To Captain Hendrick Aupaumut
[New Windsor, 4 July 1779]
To Solomon Hendricks of the Stockbridge tribe of Indians.
You having represented to me that you and thirty two Others1 of the said tribe, whose names you have furnished me with,2 are desirous of going on the expedition with General Sullivan—and are willing to do it for the same pay and allowances of the Troops belonging to the Continental Army—and that the said party have chosen you their Captain—This is to declare that from the good opinion I have of your ⟨b⟩ravery and attachment to the United States of America,3 I approve of the same—and also that you shall have and receive the pay4 of a Captain, while you are actually employed with your Company On the said expedition. And in like manner I declare that every private man in your company, while they are in the said service shall have & receive the same pay and allowance of provisions,5 as the Soldiers employed in the6 Army. And Lastly, when the Expedition is ended, If Genl Sullivan or the Commanding Officer, shall certify that you & your Company behaved well and distinguished Yourselves, You shall, over and above your common pay, receive a sum of Money as a Testimonial for your good conduct & services.7 Given at Head Qrs New Windsor July the 4: 1779.
Df, in Robert Hanson Harrison’s writing, DLC:GW; Varick transcript, DLC:GW.
GW’s warrant book for this date indicates that $100 was given to “Solomon Hendricks a Stockbridge Indian (expences)” (Revolutionary War Warrant Book 4, 1779–1780, DLC:GW, Ser. 5).
Hendrick Aupaumut (1757–1830) was a Stockbridge Indian born and raised in the Christian missionary community of the same name in Berkshire County, Massachusetts. Stockbridge Indians largely accepted white cultural values and supported the Patriot cause, sending a company of volunteers to join the Continental army in autumn 1777. Aupaumut apparently was a member of that company and assumed command after an engagement at King’s Bridge, N.Y., on 31 Aug. 1778 decimated its ranks and left the captain dead (see Charles Scott to GW, that date, and n.3 to that document, and General Orders, 11 Sept. 1778, source note). Aupaumut’s tribal relationship to the Stockbridge chief known familiarly as “King Solomon” appears to have caused confusion among GW and his aides over Aupaumut’s name (Jones, Stockbridge, 28). Nothing more is certain about the service of Aupaumut’s Stockbridge Indian company until GW wrote Samuel Huntington on 13 Sept. 1780 that Aupaumut, who “with about Twenty of his Tribe have been serving as Volunteers with the Army since the beginning of July,” sought compensation from Congress before returning home (DNA:PCC, item 152; see also n.7 below). An offer from the Stockbridge Indians to rejoin the army in late summer 1781, likely involving Aupaumut, prompted a polite response from GW, but he revealed his actual thoughts in a letter to Maj. Gen. William Heath of 2 Sept. 1781, when he stated “it has ever been my opinion that their services never compensated the expence” (MHi: Heath Papers; see also GW to the Chiefs of the Stockbridge Indians, 2 Sept. 1781 [DLC: GW]). Aupaumut visited GW at Newburgh, N.Y., in July 1783 and secured a testimonial, dated 8 July, praising the Stockbridge Indians for “their attachment to the United States during the late War” (CtHi: Washington Letters and Papers; see also Joseph Shauquethqueat to GW, 2 July 1783, [PHi: Gratz Collection]). Aupaumut remained an important Stockbridge leader as the community moved westward to escape white encroachment on their land. The small tribe finally ended up in Wisconsin. During these decades, Aupaumut frequently served as an envoy from the United States to negotiate with Indian tribes less willing to cede to government demands, notably traveling to Ohio during GW’s first presidential administration (see Papers, Presidential Series, description begins W. W. Abbot et al., eds. The Papers of George Washington, Presidential Series. 17 vols. to date. Charlottesville, Va., 1987—. description ends 10:279–81, 11:5, 473, 479; Jeanne Ronda and James P. Ronda, “‘As They Were Faithful’: Chief Hendrick Aupaumut and the Struggle for Stockbridge Survival, 1757–1830,” American Indian Culture and Research Journal 3 : 43–55; and Rachel Wheeler, “Hendrick Aupaumut: Christian-Mahican Prophet,” Journal of the Early Republic, 25 : 187–220). Aupaumut’s influence among his tribe waned during his last years as he fell victim to alcoholism.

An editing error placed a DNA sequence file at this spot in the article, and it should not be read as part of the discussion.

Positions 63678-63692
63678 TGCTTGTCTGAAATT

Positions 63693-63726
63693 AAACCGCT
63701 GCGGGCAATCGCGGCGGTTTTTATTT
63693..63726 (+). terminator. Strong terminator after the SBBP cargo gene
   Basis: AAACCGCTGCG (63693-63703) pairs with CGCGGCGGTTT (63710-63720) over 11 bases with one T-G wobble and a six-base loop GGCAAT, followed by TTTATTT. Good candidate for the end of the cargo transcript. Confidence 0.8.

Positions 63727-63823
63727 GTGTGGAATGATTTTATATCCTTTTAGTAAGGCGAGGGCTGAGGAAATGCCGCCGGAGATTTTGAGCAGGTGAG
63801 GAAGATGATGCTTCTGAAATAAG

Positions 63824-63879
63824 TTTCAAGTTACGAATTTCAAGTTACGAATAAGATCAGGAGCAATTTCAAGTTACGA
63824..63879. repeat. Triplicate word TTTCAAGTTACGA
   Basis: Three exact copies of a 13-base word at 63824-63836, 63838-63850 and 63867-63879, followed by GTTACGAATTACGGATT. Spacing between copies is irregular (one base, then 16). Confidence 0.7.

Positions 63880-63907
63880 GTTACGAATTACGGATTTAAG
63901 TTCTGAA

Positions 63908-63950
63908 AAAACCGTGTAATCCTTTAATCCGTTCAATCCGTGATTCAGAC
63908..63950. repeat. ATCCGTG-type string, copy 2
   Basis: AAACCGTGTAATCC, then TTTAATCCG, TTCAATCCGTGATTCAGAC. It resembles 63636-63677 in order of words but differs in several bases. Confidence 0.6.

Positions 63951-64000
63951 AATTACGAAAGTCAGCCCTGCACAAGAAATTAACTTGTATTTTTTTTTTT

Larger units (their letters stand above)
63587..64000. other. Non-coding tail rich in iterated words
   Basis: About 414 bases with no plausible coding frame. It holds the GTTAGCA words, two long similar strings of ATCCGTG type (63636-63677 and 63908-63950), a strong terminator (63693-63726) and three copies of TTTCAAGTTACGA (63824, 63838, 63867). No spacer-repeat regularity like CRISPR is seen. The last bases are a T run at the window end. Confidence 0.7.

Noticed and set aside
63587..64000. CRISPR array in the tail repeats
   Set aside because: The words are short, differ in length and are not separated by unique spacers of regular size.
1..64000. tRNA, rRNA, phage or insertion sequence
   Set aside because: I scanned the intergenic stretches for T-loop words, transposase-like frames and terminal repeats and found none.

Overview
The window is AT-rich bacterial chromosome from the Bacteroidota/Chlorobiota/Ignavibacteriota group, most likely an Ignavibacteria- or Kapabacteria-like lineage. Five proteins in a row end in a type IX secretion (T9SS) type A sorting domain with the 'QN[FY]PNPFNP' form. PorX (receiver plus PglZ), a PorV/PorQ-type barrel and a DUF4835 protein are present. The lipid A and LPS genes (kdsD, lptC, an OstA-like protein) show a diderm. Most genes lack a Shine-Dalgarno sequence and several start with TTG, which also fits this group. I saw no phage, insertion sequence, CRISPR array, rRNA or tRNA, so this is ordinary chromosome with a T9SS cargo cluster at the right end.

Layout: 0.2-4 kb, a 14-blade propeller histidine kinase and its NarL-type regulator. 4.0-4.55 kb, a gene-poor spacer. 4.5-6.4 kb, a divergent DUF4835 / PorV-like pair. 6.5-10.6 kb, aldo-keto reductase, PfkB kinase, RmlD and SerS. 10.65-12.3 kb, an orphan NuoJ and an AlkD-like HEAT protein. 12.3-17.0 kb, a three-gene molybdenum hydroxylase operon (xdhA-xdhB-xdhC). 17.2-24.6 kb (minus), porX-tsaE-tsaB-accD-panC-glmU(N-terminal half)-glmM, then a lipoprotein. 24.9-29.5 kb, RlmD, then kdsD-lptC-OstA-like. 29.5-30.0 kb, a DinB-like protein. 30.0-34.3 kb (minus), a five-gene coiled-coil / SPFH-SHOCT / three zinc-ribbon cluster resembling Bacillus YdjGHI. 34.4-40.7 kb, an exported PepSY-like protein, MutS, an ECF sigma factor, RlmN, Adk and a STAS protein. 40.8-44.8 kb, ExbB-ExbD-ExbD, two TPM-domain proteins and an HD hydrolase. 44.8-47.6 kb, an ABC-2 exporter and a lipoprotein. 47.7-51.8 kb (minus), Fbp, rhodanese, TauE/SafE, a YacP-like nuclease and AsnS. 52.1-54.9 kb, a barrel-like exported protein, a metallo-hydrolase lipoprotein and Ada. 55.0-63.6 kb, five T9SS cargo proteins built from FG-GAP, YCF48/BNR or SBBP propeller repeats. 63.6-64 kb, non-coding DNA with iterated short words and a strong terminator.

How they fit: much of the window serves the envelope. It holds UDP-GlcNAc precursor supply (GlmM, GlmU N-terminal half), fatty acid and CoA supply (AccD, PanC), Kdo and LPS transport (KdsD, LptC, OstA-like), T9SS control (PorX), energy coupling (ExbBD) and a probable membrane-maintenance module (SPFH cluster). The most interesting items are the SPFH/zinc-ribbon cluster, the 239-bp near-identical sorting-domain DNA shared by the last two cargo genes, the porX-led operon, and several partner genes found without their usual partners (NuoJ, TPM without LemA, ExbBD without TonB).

1. At this place on the draft manuscript, Harrison initially wrote “Warriors.” He then struck out that word and wrote “Others” above the line.
2. No written document with these names has been identified.
3. GW’s assistant secretary James McHenry wrote the previous nine words in the left margin of the first page of the draft manuscript. The single letter lost because of damage is supplied in angle brackets from the Varick transcript.
4. At this place on the draft manuscript, Harrison wrote and then struck out the words “and allowances.”
5. At this place on the draft manuscript, Harrison first wrote “in every respect.” He then struck out those words and wrote “of provisions” above the line.
6. At this place on the draft manuscript, Harrison wrote and then struck out the word “Continental.”
7. It is uncertain, and probably unlikely, that Aupaumut and his company participated in Maj. Gen. John Sullivan’s expedition against the Six Nations. For the activities of four Stockbridge Indians who served as guides under Sullivan, see Sullivan Expedition Journals, description begins Frederick Cook, ed., and George S. Conover, comp. Journals of the Military Expedition of Major General John Sullivan against the Six Nations of Indians in 1779 With Records of Centennial Celebrations. Auburn, N.Y., 1887. description ends 246, 249, 252; see also GW to William Goodrich, 19 June and this date.